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How can L.A. build dense new housing without displacing working families? With a 'Right to Remain'

Los Angeles is in the grip of a housing crisis. Rents have been skyrocketing for years, and the diversity and vibrancy that make our city great are in danger of being snuffed out as low-income Angelenos are displaced and evicted. The growing consensus is that we need to build far more housing to stop the crisis. Most new housing developments don't replace existing multifamily buildings. But when they do, the families who live in those buildings have their lives turned upside down.

Under current law, when a rent-stabilized building is torn down to make way for new development, evicted residents receive relocation payments ranging from $7,000 to $20,000 — depending on their age, income and length of residency. But with L.A.'s recent rapid rent increases, these payouts often aren't enough to afford new housing in the same neighborhood. Instead, residents are displaced from their community.

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Dense new development can provide homes for 80 where there used to be homes for eight, but that's no consolation for the eight families who lose their home.

It doesn't have to be this way. We can, and should, establish a "Right to Remain" for tenants who are displaced by new housing construction.

At a high level, Right to Remain works like this: Families who live in buildings slated for redevelopment could, in lieu of their traditional relocation checks, choose instead to move back into their redeveloped building at the same stabilized rent as before. During construction, developers would be required to find displaced tenants a nearby apartment and pay for all moving costs.

Right to Remain expands and improves on a policy that has been tried in Chicago and Washington, D.C., called "Right to Return." These programs were created during the redevelopment of government-owned public housing to give existing residents the right to return once replacement housing had been constructed.

Despite its good intentions, Right to Return has some noticeable shortcomings. Thus far, programs have failed to create as much replacement housing as they have demolished; agencies tore down homes without sufficient money on hand to pay for redevelopment. In Chicago, Right to Return also failed to keep families in their local community during the construction process. At the LeClaire Courts project, for instance, 600 families are still scattered across the city nine years after they were evicted. Construction of a replacement building has not even started. Long moves like this force people to find new jobs and build lives elsewhere, making it harder to return, even after projects are finished.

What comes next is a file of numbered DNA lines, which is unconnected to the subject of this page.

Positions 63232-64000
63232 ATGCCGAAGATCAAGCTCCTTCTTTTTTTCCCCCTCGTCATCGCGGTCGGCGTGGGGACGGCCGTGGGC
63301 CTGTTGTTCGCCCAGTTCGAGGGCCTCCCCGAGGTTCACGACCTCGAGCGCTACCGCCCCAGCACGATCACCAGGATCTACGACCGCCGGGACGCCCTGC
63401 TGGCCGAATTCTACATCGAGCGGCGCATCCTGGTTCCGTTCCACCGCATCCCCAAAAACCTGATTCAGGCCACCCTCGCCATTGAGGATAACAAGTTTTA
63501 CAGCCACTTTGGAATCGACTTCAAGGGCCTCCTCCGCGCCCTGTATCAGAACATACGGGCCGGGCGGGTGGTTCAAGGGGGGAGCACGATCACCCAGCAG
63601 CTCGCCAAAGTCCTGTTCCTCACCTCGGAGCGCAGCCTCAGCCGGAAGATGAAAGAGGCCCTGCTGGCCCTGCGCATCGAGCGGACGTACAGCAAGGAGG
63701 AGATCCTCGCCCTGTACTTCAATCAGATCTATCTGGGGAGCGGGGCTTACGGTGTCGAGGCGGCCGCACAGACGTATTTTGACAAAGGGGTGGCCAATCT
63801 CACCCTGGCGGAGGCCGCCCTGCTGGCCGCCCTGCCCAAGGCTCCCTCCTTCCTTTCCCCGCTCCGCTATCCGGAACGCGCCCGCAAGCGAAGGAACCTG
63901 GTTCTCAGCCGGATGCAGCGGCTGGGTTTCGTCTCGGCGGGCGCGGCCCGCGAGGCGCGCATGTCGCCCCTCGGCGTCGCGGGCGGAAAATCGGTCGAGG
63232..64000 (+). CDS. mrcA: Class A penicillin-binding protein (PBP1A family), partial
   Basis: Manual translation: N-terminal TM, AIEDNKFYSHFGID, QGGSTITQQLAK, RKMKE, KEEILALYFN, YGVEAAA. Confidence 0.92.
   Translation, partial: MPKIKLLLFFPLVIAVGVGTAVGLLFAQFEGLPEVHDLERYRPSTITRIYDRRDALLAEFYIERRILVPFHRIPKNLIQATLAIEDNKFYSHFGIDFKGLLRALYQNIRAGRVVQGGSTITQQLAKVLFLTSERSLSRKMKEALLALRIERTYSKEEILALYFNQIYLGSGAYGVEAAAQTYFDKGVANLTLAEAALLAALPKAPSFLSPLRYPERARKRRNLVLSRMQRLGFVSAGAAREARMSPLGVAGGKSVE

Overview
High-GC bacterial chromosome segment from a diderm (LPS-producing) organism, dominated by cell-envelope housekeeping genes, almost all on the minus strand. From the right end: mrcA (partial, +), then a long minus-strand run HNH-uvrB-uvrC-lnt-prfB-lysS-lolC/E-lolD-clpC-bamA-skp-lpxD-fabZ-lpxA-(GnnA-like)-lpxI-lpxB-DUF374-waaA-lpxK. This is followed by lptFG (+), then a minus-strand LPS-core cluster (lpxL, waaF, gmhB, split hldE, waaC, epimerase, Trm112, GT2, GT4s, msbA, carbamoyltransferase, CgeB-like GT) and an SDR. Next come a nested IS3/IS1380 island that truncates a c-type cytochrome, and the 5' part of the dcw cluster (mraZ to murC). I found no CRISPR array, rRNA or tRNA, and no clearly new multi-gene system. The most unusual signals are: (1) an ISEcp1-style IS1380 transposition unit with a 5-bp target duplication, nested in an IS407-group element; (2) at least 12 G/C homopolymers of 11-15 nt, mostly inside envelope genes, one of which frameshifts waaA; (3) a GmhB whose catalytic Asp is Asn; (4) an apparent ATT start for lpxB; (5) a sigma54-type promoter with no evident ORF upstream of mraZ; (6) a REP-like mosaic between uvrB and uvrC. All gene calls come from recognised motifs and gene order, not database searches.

Right to Remain would apply to rent-stabilized housing rather than public housing — and would address Right to Return's shortcomings in three ways. First, demolition permits wouldn't be issued until the building permits to replace the lost units were approved. L.A. also can ensure that financial incentives are aligned so that projects do not go uncompleted. Developers who fail to complete a project and rehouse displaced residents within a reasonable period of time (say, five years) could see the city seize their property. Finally, families can be kept in their communities by requiring that developers find residents interim apartments in the neighborhood during the construction process.

Right to Remain could fit into state or local law in a number of ways — but it would be most effective to pair it with upzoning (zone changes that allow for denser housing to be built). Rent is rising in Los Angeles because we build far too little housing to accommodate our children and the job-seekers who move here. That resulting housing shortage gives landlords all the negotiating power. Upzoning allows more housing to be built, giving renters more options — and therefore more leverage with landlords. In combination with the Right to Remain, upzoning can provide enough housing to bring rents down while making sure that no one is displaced along the way.

SB 827, a California law being proposed by state Sen. Scott Wiener (D-San Francisco), could be just the right fit. The bill would rezone all areas within 1/4 mile of major transit corridors to allow four- to eight-story residential buildings to be built by right. That is exactly the kind of transformative thinking we need to address the housing crisis, stop gridlock and reduce greenhouse gas emissions. However, the bill as currently proposed relies on local jurisdictions to protect tenants, and the senator is actively looking for amendments to fill that gap.

Amending the bill to include the Right to Remain would allow for the development of much-needed housing along transit corridors, without fear of displacement or eviction. Existing residents could feel more secure knowing that they would benefit from growth in their neighborhood because their rent-stabilized unit no longer would be under threat from redevelopment.

L.A. needs rapid transit-oriented growth if we want to stop the rent increases, maintain our diversity, reduce congestion and smog and increase economic mobility. A Right to Remain can help us achieve those goals while ensuring that our city's prosperity equitably benefits all Angelenos.

Brent Gaisford is the director of Abundant Housing LA, an all-volunteer housing advocacy organization with 1,500 members across Los Angeles County. He also is the co-founder and COO of Treehouse Co-Living, a builder and manager of community-focused apartment buildings.

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